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Bandwidth Graphs
06-24-2010, 05:18 AM
Post: #1
Bandwidth Graphs
Hey Patrick,

Many of us know what bandwidth is and many of us have heard the terms bandwidth in and bandwidth out.

I noticed you have a graph for bandwidth in for the test results.

How do we interpret this graph? Are spikes on the graph where our webpages are sending your testing servers static content?

Is there a maximum amount of bandwidth our servers can send or a maximum amount of bandwidth your server can receive during some time interval?

What does the ideal bandwidth graph look like? And how do we use the graph to make our performance better for the webpages?

Sincerely,
Travis Walters
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06-24-2010, 05:21 PM
Post: #2
RE: Bandwidth Graphs
Hi Travis!

I think I can answer that. If you take a look at this example:

http://www.webpagetest.org/result/100624_EDV/1/details/

I tested from Frankfurt with FIOS, which corresponds to 20 Mbps as you can see in the bandwidth column of the test page.

This example page is roughly 0.5 Mbyte in size (to be precise 482 KB). So with a 20 Mbps line I should be able to have a maximum throughput of 2.5 MByte per seconds. In a perfect World ( no TCP Slow Start, no Latency ) this would mean, that my 0.5 Mbyte page should come down in ~0.2 seconds.

Unfortunately it doesn't. It actually took 4.5 seconds. Downloading 0.5 Mbyte in 4.5 seconds tells me, that I was downloading with an average of 1 Mbps. As I have a 20 Mbps line, I am at a rather bad bandwidth utilization of 5%.

So the graph tells you, at what place in time your bandwidth utilization was bad. In this example it is between 0.8 and 1.6 seconds.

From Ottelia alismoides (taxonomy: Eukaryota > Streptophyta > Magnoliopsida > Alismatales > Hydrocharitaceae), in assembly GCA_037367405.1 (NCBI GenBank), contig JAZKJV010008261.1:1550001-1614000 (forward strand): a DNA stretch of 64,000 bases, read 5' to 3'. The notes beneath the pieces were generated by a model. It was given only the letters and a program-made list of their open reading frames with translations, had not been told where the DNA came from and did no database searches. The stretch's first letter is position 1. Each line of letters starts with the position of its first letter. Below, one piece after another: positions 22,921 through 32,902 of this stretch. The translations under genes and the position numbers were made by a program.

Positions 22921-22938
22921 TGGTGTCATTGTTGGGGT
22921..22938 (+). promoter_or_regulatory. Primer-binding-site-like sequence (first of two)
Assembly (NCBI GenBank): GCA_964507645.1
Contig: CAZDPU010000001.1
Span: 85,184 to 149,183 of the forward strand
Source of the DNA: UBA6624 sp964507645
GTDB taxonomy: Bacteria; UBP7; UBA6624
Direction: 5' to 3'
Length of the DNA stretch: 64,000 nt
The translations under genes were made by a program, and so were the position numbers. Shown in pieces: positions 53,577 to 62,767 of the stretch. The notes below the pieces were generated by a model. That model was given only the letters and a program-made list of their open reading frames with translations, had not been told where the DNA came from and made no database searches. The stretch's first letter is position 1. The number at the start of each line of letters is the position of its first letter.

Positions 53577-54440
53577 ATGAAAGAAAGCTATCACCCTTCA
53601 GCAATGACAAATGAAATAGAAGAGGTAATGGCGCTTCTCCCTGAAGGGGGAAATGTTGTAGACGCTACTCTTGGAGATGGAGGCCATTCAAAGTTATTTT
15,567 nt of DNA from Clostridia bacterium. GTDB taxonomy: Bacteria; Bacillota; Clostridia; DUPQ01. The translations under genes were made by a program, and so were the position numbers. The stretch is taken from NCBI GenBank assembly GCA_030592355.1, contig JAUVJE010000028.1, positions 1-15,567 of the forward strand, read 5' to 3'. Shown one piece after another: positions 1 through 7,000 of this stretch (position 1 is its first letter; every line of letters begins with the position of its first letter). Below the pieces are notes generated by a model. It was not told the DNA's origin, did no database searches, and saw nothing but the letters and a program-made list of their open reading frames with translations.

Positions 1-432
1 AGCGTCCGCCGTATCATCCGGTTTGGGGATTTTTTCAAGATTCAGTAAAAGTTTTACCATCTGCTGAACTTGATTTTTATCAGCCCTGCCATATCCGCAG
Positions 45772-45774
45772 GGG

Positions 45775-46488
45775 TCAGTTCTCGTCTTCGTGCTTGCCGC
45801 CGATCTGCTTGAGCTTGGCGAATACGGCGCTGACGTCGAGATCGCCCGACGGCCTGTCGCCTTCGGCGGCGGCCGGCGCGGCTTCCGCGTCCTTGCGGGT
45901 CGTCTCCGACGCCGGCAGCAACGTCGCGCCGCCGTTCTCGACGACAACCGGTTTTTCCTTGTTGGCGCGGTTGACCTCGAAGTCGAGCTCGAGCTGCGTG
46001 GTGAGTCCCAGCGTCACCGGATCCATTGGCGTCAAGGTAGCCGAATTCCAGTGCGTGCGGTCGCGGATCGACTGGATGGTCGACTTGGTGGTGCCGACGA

As you can see in the waterfall, the reason for this was a lot of small files were fetched, with a rather long latency (time to first byte).
We could increase the utilization, if we would for example use image spriting, which concatenates all the small graphics to one large one.

So a high amount of small files downloaded with high latency is one possible reason for bad bandwidth utilization. Another example would be Javascript being executed, preventing the Browser from fetching further resources. Or excessive rendering. etc. etc.

Hope that helps a bit,
Kind regards,
Markus
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06-24-2010, 05:58 PM
Post: #3
RE: Bandwidth Graphs
Hey Markus,

Thanks for the great explanation for the bandwidth graph.

So If I have a 364 KB file which is being downloaded on a DSL connection (1.5 Mbps), in a perfect world I would have a maximum throughput of 0.1875 MBps and it would download in ~1.8958333 seconds.

364 KB * 1 MB / 1024 KB = 0.35546875 MB File Size

1 MBps (megabyte per second) = 8 Mbps (megabits per second)

0.1875 MBps = 1.5 Mbps

0.35546875 MB File Size / 0.1875 MBps Maximum ThroughPut = 1.8958333 seconds download time

http://www.webpagetest.org/result/100624_EER/4/details/

It looks like the reason this bandwidth was bad is because of the earthmail.jpg file took so long to download before the document complete events began, which brings me to my next question:

Is it possible to trigger the document complete event before images are done downloading?

I know it is possible to start downloading after the document complete event. I also know that the document complete event fires even if asynchronous javascript files are being downloaded, so why not images? Is there a way that anybody knows of?

In addition, you said one reason bad bandwidth occurs is because of latency sometimes caused by long times to first byte.

I started discussing this here a bit:

http://www.webpagetest.org/forums/showth...hp?tid=262

Times to first bytes on coldfusion pages for example can be caused by many backend database queries, but what causes long time to first bytes with images?

Sincerely,
Travis Walters
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06-24-2010, 07:02 PM
Post: #4
RE: Bandwidth Graphs
(06-24-2010 05:58 PM)green-watch.org Wrote:  Hey Markus,

Thanks for the great explanation for the bandwidth graph.